Regarding his attitude towards the COVID-19 pandemic, the Ecumenical Patriarch, first of all, hoped that “the God of love and mercy, the doctor of souls and bodies, would rest the souls of all those who lost their lives, to strengthen patients in their trial and comfort their families and relatives.”
However, he also hoped that the Lord “would strengthen the medical and nursing staff, scientists and researchers, who are working to create the appropriate vaccines and medication to deal with this deadly virus, but also all those who offer unselflessly their services in this battle.”
In addition, he stressed: “It is true that the pandemic reminded us of how vulnerable we are to the power of nature, but, at the same time, highlighted the value of the divine gifts of life and health, sacrifice and solidarity.
Religion does not question science, the progress and contribution of which, after all, is the result of the human intellect, a precious gift of God to humankind. As we said recently, when science opens up auspicious prospects for the future of humankind, it is a gift from heaven.
However, we believe that there must be mutual respect and understanding on both sides.
Unfortunately, during the pandemic, some offensive words were heard against the Church and its Mysteries, while religious ministers and believers became coronavirus deniers by discrediting or demonizing the scientists’ efforts, adopting conspiracy theories circulating on the Internet.”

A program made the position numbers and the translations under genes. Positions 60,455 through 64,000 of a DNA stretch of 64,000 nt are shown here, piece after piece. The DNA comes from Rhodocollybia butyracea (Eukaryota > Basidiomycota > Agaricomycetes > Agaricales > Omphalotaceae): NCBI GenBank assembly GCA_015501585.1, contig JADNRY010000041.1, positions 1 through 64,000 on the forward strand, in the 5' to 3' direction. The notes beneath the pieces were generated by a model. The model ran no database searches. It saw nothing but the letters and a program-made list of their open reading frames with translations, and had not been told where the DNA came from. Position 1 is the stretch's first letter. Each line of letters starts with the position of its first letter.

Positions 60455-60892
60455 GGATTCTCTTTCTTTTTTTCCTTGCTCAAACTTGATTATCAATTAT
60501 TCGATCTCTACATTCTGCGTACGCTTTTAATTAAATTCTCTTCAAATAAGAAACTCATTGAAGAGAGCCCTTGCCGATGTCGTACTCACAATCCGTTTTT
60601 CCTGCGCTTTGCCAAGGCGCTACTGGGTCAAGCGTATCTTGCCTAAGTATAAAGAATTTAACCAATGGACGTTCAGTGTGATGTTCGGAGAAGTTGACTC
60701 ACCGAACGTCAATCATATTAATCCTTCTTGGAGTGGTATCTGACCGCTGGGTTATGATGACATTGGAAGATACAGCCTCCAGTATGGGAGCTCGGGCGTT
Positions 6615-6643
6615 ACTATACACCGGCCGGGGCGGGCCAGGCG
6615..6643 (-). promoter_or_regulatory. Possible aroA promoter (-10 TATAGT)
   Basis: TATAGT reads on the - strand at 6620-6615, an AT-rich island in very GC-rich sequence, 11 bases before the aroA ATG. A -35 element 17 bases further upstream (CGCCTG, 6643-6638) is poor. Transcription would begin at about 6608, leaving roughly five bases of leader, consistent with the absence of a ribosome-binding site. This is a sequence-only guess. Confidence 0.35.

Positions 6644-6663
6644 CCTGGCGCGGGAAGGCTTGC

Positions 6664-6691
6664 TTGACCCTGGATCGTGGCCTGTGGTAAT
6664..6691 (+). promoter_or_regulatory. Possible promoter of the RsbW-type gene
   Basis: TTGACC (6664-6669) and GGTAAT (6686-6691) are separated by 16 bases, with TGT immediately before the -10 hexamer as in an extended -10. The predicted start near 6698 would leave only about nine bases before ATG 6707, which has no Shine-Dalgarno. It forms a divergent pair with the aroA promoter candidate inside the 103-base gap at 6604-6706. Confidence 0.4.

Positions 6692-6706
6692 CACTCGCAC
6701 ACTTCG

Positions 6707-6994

Rely on God and do not forget that together we can change the world
Finally, when asked by the students, “Why all these trials from God? How could the morale of young people be revived?”, the Ecumenical Patriarch urged them never to be afraid of whatever difficulties arise because “life is a constant struggle.
There have always been problems and trials. All this is intertwined with human existence. What we live is the result of our own actions. They should not discourage you. Rely on God and do not forget that together we can change the world. To make the world better and fairer, and our life more beautiful.
We have the duty to protect the natural environment, to stand in solidarity with every human being who is tested and to fight for the consolidation of peace between peoples.
To have faith and trust in the providence of God, to respect each of your fellow human beings and their personality and identity, otherness, to educate yourselves, to be determined, to have patience and always to be in solidarity with each other.”